LINKEDINCOMMENTMORE

Augusta, Ga. — Jon Rahm is back in contention at the Masters after shooting a 3-under 69 in the opening round. This time, he’ll have a head start on most of the field entering the second round instead of fighting just to make the cut.

The 24-year-old Spaniard finished in fourth place last year at Augusta National, but had to fight from behind after shooting an opening round 75.

“Today, it’s just kind of the start,” Rahm said. “Trying to get the tournament going. Hopefully you get yourself in position. It’s a huge bonus to be in the lead – it’s an amazing feeling.

“I’m just happy I shot under par in the first round of the tournament.”

MASTERS SCOREBOARD

Rahm was in the same group on Thursday as Tiger Woods, who also had a good opening round after shooting a 70. Playing with Woods always brings out the crowds, but Rahm didn’t seem fazed by the big gallery, playing a bogey-free back nine that included birdies on No. 11 and No. 13.

The two-time PGA Tour winner is known for his temper, but kept his emotions in check on Thursday. He rarely compounded his mistakes. A good example was the 505-yard, par-4 No. 11: He hit his drive into the pine straw, but recovered with an approach that found the green and then finished with a 34-foot putt for birdie. A big grin followed.

“I think that the most important thing is I never lost patience,” Rahm said. “I was 1-over par on the par 5s going to the back nine where it’s easy to get a little frustrated and I didn’t. I kept my cool and I was able to make a great birdie on nine and get where I’m going.”

He also got some good fortune on No. 15, when a wayward drive that was flying left bounced off a tree and left a manageable second shot that led to par.

It was his fourth straight round at Augusta National shooting in the 60s.

Last year, Rahm shot 65 on Saturday and a 69 on Sunday, vaulting up the leaderboard to finish four shots behind winner Patrick Reed.

Spieth struggles

Jordan Spieth has become an afterthought on the PGA Tour.

Even at the course where he usually plays so well.

Adding another entry to his yearlong slump, Spieth struggled to a 3-over 75 in the opening round of the Masters and was a whopping nine shots off the lead. Not exactly the sort of start he was looking for at a major championship that he won in 2015, where he’s twice been a runner-up and finished third another time, a big reason he calls it “my favorite tournament in the whole world.”

Up to now, Spieth’s worst showing at this place was a tie for 11th in 2017.

Making the cut is his main priority at the moment.

Spieth’s misery was epitomized at the par-3 sixth hole, where he pushed his tee shot right of the green and followed with a terrible pitch, the ball rolling back off the front. He ran the chip 8 feet past the cup and missed the putt for a double bogey.

It was more of the same at the ninth.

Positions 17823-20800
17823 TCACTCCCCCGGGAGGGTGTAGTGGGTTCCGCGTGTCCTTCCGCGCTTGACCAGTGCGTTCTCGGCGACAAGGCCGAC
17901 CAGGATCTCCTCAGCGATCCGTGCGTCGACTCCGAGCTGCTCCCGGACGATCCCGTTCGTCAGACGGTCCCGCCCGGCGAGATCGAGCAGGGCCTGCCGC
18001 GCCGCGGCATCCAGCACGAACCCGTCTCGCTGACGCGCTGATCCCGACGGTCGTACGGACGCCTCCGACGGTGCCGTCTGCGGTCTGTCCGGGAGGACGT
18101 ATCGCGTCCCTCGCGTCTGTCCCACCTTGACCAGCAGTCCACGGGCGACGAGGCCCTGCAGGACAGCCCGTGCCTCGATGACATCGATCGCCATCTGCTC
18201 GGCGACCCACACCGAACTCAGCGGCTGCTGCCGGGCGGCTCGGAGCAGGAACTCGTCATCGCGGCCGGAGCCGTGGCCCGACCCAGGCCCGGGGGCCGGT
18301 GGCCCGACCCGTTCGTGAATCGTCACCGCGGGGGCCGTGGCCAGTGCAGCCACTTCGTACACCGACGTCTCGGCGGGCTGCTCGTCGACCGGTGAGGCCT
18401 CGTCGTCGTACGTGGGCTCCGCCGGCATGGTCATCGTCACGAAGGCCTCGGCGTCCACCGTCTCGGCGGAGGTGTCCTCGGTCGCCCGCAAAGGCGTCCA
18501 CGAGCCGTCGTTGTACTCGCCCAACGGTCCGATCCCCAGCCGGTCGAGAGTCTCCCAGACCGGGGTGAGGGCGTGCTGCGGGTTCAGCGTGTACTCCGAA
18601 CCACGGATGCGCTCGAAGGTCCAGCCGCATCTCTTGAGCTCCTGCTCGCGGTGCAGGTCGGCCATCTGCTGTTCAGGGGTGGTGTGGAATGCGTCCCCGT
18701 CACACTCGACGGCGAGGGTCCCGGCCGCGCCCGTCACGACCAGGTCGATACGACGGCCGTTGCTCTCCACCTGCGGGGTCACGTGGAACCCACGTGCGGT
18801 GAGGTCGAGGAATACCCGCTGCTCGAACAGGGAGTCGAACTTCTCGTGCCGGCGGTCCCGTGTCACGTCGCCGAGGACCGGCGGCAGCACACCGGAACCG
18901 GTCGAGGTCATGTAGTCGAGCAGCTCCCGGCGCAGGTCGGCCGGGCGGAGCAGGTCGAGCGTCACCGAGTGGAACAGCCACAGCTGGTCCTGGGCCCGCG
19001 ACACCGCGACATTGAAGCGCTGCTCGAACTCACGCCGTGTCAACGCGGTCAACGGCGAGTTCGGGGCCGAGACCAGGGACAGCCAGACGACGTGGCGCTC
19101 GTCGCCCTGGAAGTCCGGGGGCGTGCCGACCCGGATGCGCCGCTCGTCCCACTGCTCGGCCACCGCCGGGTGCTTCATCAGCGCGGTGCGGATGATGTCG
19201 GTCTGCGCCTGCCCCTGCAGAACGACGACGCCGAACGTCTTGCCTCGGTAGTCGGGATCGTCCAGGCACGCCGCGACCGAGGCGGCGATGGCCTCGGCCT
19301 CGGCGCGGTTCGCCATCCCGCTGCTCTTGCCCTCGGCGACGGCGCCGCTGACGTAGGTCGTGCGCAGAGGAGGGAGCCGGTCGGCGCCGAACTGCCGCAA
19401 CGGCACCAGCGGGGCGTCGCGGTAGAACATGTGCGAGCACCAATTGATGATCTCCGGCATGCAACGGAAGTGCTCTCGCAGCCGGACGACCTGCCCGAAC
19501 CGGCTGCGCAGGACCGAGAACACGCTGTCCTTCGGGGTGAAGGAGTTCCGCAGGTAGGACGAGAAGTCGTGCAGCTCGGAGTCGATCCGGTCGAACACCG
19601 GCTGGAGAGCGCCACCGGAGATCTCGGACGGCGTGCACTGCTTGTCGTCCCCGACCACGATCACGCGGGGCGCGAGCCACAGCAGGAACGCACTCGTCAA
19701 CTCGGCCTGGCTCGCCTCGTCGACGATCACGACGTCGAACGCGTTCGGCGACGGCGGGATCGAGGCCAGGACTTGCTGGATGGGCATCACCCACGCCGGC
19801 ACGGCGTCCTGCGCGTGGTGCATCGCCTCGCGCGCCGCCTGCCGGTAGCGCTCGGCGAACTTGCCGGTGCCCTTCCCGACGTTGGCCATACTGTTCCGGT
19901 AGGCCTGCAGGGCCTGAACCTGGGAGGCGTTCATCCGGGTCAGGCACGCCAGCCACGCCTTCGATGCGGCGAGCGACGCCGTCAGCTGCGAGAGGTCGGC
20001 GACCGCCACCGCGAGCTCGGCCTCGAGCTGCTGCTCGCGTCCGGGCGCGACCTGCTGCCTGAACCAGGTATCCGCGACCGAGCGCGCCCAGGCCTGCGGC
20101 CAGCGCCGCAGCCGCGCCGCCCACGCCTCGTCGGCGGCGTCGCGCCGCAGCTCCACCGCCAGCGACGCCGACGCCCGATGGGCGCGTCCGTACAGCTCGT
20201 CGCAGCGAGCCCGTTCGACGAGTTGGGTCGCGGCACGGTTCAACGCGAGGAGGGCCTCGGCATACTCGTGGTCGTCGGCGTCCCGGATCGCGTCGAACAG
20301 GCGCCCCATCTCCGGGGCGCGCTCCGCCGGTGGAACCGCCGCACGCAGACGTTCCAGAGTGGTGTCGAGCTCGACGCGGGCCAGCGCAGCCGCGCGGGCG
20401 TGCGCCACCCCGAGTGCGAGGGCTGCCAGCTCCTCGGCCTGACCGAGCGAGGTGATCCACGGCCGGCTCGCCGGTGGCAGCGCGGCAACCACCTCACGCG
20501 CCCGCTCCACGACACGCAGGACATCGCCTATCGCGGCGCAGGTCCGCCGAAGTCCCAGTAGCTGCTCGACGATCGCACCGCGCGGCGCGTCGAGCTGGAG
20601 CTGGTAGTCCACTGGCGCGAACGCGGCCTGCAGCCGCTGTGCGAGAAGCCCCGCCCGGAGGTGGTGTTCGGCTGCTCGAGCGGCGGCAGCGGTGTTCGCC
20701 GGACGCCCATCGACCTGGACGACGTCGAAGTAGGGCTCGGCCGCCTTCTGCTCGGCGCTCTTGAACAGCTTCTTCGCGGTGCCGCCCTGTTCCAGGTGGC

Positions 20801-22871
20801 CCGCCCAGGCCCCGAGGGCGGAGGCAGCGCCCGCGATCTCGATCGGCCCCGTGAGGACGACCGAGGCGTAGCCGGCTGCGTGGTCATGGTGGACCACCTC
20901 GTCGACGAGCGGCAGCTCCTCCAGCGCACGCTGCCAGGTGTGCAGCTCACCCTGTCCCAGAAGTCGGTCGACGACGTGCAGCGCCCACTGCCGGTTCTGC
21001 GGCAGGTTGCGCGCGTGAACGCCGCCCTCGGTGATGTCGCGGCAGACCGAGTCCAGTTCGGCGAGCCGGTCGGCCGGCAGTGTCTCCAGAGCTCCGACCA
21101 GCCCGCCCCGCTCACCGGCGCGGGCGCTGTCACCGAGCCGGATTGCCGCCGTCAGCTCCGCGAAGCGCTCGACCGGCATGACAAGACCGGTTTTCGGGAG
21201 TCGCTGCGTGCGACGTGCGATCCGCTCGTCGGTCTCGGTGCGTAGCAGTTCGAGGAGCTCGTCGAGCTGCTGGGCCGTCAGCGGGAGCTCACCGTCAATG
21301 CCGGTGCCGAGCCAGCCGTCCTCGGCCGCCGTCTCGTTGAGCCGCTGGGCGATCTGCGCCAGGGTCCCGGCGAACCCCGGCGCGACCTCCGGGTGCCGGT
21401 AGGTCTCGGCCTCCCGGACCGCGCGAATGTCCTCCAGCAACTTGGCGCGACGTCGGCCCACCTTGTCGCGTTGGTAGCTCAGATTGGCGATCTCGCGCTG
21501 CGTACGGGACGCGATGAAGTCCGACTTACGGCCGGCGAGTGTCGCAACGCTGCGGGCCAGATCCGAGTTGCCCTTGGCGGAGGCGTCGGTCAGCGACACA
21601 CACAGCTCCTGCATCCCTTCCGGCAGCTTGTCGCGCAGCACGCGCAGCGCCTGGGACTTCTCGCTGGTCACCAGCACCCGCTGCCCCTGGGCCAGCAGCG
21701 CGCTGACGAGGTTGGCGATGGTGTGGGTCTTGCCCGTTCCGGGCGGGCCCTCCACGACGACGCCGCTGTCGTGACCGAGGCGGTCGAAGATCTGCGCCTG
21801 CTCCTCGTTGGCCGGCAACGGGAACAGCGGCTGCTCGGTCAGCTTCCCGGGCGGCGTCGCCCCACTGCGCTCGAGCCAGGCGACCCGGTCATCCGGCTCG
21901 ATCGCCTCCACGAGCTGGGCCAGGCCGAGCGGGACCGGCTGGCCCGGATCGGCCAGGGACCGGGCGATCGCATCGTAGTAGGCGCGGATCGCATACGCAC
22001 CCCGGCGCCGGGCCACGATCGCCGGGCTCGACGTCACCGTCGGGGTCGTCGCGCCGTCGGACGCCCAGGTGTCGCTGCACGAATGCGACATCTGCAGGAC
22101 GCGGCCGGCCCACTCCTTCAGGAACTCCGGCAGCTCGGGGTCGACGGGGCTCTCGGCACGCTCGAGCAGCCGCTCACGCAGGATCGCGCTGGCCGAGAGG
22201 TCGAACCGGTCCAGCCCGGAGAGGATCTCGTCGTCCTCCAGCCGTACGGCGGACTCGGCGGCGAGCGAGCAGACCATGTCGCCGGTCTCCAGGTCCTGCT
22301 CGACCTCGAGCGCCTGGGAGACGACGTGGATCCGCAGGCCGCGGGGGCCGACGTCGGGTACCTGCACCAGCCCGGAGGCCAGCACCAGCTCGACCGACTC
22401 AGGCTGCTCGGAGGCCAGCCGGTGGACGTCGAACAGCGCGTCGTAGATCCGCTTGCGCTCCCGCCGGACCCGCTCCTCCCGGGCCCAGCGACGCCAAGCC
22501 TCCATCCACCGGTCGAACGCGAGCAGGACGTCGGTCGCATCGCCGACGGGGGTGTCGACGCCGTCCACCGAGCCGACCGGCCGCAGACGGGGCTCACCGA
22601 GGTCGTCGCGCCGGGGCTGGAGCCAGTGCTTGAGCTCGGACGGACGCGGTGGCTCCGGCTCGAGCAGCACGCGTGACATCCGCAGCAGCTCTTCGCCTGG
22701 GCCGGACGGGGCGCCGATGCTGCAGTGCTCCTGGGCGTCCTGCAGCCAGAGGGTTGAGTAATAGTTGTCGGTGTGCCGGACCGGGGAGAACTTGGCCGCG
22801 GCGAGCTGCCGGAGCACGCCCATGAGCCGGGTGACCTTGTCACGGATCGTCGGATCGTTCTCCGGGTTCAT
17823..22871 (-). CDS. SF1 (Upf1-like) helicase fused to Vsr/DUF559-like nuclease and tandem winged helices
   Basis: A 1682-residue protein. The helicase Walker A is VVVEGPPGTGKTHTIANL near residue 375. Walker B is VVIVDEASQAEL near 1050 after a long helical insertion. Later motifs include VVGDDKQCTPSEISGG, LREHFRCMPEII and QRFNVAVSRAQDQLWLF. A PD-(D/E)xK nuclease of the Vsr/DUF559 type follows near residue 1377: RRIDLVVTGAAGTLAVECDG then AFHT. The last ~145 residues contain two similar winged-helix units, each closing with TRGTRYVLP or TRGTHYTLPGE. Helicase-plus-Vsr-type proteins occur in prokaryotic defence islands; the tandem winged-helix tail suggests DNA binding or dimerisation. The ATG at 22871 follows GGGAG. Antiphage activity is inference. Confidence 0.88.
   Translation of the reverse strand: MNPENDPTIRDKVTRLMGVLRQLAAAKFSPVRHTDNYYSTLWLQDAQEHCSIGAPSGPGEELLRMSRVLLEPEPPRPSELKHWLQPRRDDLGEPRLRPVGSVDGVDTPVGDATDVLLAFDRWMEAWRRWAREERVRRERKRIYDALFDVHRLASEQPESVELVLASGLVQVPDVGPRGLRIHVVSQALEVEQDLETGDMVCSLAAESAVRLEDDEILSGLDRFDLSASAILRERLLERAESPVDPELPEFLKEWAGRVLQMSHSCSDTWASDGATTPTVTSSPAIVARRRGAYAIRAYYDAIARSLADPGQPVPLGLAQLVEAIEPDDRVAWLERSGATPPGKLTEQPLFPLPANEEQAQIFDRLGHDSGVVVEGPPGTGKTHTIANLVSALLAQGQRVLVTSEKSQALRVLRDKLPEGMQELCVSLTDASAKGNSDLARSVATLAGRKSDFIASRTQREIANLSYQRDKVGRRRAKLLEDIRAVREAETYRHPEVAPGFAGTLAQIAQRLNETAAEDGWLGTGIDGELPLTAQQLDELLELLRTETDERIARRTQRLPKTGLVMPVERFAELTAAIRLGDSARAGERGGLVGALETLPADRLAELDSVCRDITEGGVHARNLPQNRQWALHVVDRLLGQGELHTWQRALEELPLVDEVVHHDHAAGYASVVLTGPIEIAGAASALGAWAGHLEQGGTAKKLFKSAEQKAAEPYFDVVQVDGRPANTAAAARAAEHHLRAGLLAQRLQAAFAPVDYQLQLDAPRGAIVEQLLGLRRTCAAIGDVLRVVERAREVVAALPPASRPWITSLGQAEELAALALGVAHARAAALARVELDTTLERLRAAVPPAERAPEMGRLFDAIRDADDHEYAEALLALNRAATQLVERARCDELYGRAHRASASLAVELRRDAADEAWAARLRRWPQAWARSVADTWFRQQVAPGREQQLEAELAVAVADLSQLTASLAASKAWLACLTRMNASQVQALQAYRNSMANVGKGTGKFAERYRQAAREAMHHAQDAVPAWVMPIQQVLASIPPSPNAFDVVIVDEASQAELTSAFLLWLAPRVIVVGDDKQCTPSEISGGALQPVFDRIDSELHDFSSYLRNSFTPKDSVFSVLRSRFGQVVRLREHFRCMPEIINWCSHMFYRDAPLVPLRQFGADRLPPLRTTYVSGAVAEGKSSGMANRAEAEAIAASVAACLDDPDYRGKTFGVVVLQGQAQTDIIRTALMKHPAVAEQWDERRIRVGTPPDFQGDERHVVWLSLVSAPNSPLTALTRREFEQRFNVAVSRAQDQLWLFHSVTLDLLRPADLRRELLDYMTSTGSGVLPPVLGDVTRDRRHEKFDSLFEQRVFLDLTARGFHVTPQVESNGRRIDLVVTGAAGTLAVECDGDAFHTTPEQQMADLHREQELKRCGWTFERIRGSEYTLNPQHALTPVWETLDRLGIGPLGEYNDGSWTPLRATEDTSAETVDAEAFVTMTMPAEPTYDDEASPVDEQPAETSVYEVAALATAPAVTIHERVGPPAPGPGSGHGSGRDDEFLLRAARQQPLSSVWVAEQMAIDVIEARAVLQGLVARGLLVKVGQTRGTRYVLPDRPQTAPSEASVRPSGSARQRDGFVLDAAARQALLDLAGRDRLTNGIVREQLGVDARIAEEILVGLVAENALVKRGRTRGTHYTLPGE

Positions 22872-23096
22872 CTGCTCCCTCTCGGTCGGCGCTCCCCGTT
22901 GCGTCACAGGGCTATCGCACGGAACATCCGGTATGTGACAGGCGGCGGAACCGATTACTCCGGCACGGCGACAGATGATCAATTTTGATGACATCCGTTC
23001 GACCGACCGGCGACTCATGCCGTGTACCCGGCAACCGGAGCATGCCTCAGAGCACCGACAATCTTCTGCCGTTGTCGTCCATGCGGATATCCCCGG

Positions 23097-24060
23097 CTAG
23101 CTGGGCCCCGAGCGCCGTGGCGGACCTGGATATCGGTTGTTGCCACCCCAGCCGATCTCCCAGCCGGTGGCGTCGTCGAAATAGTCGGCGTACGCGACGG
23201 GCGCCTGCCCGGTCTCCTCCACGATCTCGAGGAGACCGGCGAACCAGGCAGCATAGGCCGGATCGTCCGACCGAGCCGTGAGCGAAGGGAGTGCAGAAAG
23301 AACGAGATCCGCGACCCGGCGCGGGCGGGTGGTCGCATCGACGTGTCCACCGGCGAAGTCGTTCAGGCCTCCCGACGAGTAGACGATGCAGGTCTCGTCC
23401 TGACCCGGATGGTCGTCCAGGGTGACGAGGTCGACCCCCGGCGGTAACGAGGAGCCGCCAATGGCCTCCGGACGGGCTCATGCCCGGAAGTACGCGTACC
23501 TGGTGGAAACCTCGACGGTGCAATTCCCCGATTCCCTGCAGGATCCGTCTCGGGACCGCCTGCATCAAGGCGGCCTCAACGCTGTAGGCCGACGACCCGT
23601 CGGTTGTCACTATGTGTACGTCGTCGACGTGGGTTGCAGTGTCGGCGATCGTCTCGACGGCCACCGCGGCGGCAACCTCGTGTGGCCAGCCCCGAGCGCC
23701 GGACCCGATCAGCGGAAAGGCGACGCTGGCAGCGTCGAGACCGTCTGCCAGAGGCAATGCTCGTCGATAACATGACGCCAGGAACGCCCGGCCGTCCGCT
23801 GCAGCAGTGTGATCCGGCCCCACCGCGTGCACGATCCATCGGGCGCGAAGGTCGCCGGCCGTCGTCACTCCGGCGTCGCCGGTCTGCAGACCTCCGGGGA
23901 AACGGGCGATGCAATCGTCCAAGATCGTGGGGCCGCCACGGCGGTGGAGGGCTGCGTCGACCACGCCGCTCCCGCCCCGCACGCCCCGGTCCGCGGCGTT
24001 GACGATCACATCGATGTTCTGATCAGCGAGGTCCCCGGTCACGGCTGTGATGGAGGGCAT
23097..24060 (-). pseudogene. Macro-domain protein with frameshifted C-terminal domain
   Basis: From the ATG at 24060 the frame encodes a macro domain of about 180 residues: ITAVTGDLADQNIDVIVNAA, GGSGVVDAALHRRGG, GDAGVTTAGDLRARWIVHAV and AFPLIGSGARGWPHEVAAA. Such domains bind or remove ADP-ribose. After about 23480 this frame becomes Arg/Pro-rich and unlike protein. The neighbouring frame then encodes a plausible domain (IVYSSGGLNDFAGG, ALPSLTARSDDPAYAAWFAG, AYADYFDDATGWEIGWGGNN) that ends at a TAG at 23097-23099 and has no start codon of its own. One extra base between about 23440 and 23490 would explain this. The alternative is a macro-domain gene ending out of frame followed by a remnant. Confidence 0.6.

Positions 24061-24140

Spieth’s approach to the tiered green caught the front slope and rolled back into the fairway. The Texan tried to pitch it up with his third shot, only to come up short again, watching helplessly as the ball rolled back to where he was standing in what anyone watching at home probably thought was a replay. He finally kept one on the green with his next swing but settled for his third bogey on the front side.

Up to now, Spieth’s wedge game had been the only thing keeping him somewhat in the game.

On a sunny day at Augusta National, that seemed to abandon him as well.

Spieth pulled things together somewhat after the turn, stringing together a bunch of pars to go with a birdie at the par-3 16th, when he stuck his tee shot 8 feet from the flag and rolled in the putt. But all that did was keep him from eclipsing the worst score of his Masters career.

Justin in time

Justin Harding of South Africa spent most of his Masters debut  atop the leaderboard, and that’s not an unusual position for him over the past year.

No one else at Augusta National can claim five victories and three runner-up finishes since the last Masters. Then again, few Masters competitors were in the Lombard Insurance Open or the Royal Swazi Open.

The biggest win of his career so far was the Masters — in Qatar, not Georgia. Harding moved into the top 50 of the world ranking to secure his first Masters invitation with a runner-up finish in the Kenya Open.

“I handled the emotions of the day quite well,” Harding said after opening with a 3-under 69.

And for one day, it was a reminder that winning anywhere in the world means a player is doing something right.

He stood out as an example of why the PGA Tour believes some other tours might be getting too many world ranking points based on weaker fields. This has nothing to do with Harding. All he has done is play tournaments, and the 33-year-old who competed collegiately at Lamar outside Houston is playing the best golf of his life.

He ended 2017 at No. 712 in the world. He goes into the Masters at No. 49.

In the last year, he has won twice on the Sunshine Tour (one was a 54-hole event), twice on the Asian Tour and once on the European Tour (Qatar Masters).

He made his American debut two weeks ago in the Dell Match Play, and while he didn’t advance out of his group, he managed to beat Matt Fitzpatrick and Luke List, while losing to Rory McIlroy.

Most of these courses are new to him, just like Augusta National.

So when Harding was reminded of his rookie status at the Masters, and how it has been 40 years since a newcomer won a green jacket, he wasn’t bothered.

“It’s pretty much how I’ve been playing for the last 15 months,” Harding said. “I’m seeing the golf course for the first time almost every week. So I’m not taking any real demons, any bad shots or any bad memories into them, I suppose.”

Doug Ferguson and Paul Newberry of Associated Press contributed. 

 

LINKEDINCOMMENTMORE